He grew up in the small Texas town of Wiergate, and the family moved around a bit when he was young (evacuating after Hurricane Rita and again when their house burned down). When he reached high school, he moved in with an aunt and started playing sports at Burkeville High.

"Friday Night Lights" makes people think everything is bigger in Texas, and at the top schools, that is undoubtedly true.

But not at Burkeville.

Sale, who now works with Napier at the University of Florida, laughed and recalled looking back at Hunt's recruiting "highlights" when he got to Lafayette.

"It's a bunch of small little kids in the film, and it's a four-foot-high chain link fence around it, and you're like, what are you watching?" Sale said. "But then you see this big ol' man that has potential that can move and change directions. And those are the guys that you look for. I would take Robert Hunt here right now, off that high school film every day and twice on Sunday at the University of Florida."

But the Floridas of the world never called when Hunt was being recruited. He went to Lafayette's camp, and there was some interest there, but he was lost to the rest of the college football world. But then, when a late offer from Houston came in, Hunt decided to stick with his early commitment and build from the Sun Belt up.

"It's been a beautiful journey, man," Hunt said. "I don't think I would change it, you know, I don't think I would change any of it. From going from a 1A school with 13 football players every Friday, sometimes we may have 11 or 12, to winning two games in my high school career to going to Lafayette, Louisiana, which is not a Power Five (school).

"To being here, man, it's been an honor. It's been a blessing. I think I've done it the right way. I've played the game the right way."

Robert Hunt

The speed of Hunt's ascent was dizzying. He ended up a high second-round pick of the Dolphins in 2020, 39th overall after a final season sports hernia kept him from finishing the year or participating in the Senior Bowl.

But Sale recalled seeing that first-round talent, and beyond that, the humility to continue to work as attention increased.

Sale talked about Hunt's background and thinks it's part of the reason he's achieved this much already.

Hunt came to Lafayette without a driver's license, his first car when he got to the NFL was a Kia (and his now fiancée did most of the driving), but he admitted that he's considering buying a Tesla Cybertruck (he's tried getting on the waiting list three times). Otherwise, he still seems the same to those who have known him.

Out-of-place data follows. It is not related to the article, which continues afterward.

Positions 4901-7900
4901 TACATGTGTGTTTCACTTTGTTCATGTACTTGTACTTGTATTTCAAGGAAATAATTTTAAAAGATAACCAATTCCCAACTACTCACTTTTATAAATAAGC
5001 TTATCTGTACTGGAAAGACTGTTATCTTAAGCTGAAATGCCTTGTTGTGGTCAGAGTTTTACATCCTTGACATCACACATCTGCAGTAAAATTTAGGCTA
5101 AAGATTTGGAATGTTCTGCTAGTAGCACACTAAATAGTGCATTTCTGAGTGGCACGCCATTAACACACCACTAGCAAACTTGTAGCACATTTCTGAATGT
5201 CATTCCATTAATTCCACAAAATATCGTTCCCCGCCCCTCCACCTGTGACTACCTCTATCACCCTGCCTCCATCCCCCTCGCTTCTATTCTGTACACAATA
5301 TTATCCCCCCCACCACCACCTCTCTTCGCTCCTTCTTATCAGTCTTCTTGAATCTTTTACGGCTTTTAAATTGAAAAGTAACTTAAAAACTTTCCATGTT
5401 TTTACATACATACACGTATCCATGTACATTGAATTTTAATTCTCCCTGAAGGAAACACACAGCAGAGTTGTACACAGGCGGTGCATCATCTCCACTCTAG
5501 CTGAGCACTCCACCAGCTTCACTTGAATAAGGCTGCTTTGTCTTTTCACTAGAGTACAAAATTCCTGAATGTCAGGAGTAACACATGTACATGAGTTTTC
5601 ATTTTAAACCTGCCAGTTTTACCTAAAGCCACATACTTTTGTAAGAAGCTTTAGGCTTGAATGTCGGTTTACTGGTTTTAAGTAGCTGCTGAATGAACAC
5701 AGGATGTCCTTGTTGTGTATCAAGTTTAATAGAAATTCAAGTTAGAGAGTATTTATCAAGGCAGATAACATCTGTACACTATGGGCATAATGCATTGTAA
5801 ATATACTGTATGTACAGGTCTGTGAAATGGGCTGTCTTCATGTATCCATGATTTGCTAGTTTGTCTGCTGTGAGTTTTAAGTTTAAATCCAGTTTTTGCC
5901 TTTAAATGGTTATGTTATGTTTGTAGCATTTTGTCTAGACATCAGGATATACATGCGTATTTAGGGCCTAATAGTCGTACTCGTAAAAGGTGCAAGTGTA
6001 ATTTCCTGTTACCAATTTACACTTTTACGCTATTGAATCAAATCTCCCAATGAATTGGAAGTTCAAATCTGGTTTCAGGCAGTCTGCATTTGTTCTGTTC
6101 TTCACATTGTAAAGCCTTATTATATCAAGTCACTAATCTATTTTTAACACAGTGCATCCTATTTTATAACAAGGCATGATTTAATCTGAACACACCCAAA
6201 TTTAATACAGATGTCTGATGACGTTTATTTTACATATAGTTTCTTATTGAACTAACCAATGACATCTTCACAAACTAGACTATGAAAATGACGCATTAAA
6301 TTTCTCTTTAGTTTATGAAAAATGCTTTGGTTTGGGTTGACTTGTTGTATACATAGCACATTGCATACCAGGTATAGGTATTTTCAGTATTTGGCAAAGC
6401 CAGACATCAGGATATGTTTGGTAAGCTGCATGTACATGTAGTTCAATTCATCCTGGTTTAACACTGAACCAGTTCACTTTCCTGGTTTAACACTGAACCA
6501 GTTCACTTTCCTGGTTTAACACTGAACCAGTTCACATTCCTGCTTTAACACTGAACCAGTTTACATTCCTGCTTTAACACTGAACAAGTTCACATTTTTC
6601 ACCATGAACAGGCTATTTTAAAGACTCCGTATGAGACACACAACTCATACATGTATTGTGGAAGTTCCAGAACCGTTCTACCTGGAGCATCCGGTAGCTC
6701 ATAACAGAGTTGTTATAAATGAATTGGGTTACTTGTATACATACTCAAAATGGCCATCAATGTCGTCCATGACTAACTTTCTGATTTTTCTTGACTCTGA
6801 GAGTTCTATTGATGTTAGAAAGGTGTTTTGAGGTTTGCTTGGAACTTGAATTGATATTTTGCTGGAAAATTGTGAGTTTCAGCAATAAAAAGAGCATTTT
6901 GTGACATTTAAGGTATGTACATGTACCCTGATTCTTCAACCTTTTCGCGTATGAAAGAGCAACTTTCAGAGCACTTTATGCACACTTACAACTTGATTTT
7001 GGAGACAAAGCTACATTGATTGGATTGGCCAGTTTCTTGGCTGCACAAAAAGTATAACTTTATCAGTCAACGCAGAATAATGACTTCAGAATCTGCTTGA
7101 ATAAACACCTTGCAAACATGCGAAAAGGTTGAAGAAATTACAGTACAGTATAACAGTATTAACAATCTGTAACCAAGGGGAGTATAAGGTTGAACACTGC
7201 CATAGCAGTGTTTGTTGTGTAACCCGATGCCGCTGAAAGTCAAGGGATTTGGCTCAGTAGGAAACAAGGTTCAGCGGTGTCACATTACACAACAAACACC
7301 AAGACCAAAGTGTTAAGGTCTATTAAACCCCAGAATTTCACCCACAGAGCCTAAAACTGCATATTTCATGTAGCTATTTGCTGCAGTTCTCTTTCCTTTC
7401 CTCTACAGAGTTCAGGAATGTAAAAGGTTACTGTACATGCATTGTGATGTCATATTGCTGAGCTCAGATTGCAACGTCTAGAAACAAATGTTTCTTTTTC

"You know, it's life-changing money, but he's the type of guy that's not going to change his work ethic, who he is, and how he does his daily approach," Sale said. "Just the type of guy you're getting, he's a stud and I love him. He has a good family, but they didn't have a whole lot of resources."

Now, Hunt has resources, and the Panthers hope they're tapping into one as well.

After trading so much for Young last year, they want to protect him now, so Hunt and guard Damien Lewis are here to help provide that now.

Tua Tagovailoa, Robert Hunt

Hunt has been a part of top offenses before (and has blocked for a not-large Alabama quarterback in Tua Tagovailoa) and knows that even when surrounded with top talent, a certain resilience is required.

He recalled last October's game in Miami when the Panthers raced out to a 14-0 lead in the first quarter. The Dolphins, owners of the league's top-ranked offense, did not blink.

"We kind of came out, we knew we were playing a little slow, we were playing flat," Hunt said. "And we had good people in that room and on that team to, like, hey, let's come on now, we'll wake up a little bit, and that's kind of what we did.

"And we just woke up and just handled business."

That 14-0 deficit quickly evaporated, and the Dolphins went onto a 42-21 win.

"I was like, OK, they came to play," Hunt said. "They got everybody's attention. We were like, all right, we got to come on with it."

Robert Hunt

The hope is that Hunt can help bring that kind of turnaround here. It might not be as rapid as the way the Dolphins could stack points, but his commitment to that daily work is what the Panthers will need as they build something.

After he slouched his way out of that first meeting, Hunt became a leader at Lafayette (on a line that also included future Rams guard Kevin Dotson), the first big steps in the journey that led him here. Sale would tell any scouts that came to Lafayette the same thing, having seen what the SEC looked like, that Hunt had everything those guys had, if not more.

The talent, anyone could see. The way he worked was something that Sale was often the only one in position to witness.

"He just let you coach him; you know, you could coach him hard," Sale said. "It was yes sir, no sir, and let him pour into you. . . .

"His effort, his toughness, and him wanting to be great was there, and that 'coach me, coach' mentality. Coach, get me better."

It clearly worked, and that's what the Panthers are now hoping he can bring here, which is why they were willing to invest.